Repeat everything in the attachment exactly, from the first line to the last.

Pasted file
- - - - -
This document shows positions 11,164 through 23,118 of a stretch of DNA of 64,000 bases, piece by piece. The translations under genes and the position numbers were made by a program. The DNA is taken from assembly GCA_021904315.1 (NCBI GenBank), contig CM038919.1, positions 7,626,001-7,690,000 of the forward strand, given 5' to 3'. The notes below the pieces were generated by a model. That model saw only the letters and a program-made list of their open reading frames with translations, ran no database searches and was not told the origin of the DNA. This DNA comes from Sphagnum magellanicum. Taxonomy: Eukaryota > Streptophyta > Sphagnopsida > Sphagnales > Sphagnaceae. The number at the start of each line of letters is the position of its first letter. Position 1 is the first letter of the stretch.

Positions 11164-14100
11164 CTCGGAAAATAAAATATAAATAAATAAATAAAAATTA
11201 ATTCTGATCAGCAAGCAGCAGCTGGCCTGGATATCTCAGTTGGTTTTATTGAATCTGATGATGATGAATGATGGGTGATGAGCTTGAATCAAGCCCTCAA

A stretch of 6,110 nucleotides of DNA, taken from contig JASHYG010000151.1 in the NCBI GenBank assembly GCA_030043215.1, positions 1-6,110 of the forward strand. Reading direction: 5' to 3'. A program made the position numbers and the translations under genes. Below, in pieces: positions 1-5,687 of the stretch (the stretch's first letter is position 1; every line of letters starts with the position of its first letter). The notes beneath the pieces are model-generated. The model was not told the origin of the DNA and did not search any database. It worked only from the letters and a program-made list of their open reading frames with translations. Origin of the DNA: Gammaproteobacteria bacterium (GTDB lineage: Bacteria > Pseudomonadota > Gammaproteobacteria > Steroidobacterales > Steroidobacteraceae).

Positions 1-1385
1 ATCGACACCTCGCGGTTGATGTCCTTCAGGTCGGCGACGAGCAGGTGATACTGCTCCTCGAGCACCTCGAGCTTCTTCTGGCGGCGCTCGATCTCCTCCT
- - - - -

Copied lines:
This document shows positions 11,164 through 23,118 of a stretch of DNA of 64,000 bases, piece by piece. The translations under genes and the position numbers were made by a program. The DNA is taken from assembly GCA_021904315.1 (NCBI GenBank), contig CM038919.1, positions 7,626,001-7,690,000 of the forward strand, given 5' to 3'. The notes below the pieces were generated by a model. That model saw only the letters and a program-made list of their open reading frames with translations, ran no database searches and was not told the origin of the DNA. This DNA comes from Sphagnum magellanicum. Taxonomy: Eukaryota > Streptophyta > Sphagnopsida > Sphagnales > Sphagnaceae. The number at the start of each line of letters is the position of its first letter. Position 1 is the first letter of the stretch.

Positions 11164-14100
11164 CTCGGAAAATAAAATATAAATAAATAAATAAAAATTA
11201 ATTCTGATCAGCAAGCAGCAGCTGGCCTGGATATCTCAGTTGGTTTTATTGAATCTGATGATGATGAATGATGGGTGATGAGCTTGAATCAAGCCCTCAA

A stretch of 6,110 nucleotides of DNA, taken from contig JASHYG010000151.1 in the NCBI GenBank assembly GCA_030043215.1, positions 1-6,110 of the forward strand. Reading direction: 5' to 3'. A program made the position numbers and the translations under genes. Below, in pieces: positions 1-5,687 of the stretch (the stretch's first letter is position 1; every line of letters starts with the position of its first letter). The notes beneath the pieces are model-generated. The model was not told the origin of the DNA and did not search any database. It worked only from the letters and a program-made list of their open reading frames with translations. Origin of the DNA: Gammaproteobacteria bacterium (GTDB lineage: Bacteria > Pseudomonadota > Gammaproteobacteria > Steroidobacterales > Steroidobacteraceae).

Positions 1-1385
1 ATCGACACCTCGCGGTTGATGTCCTTCAGGTCGGCGACGAGCAGGTGATACTGCTCCTCGAGCACCTCGAGCTTCTTCTGGCGGCGCTCGATCTCCTCCT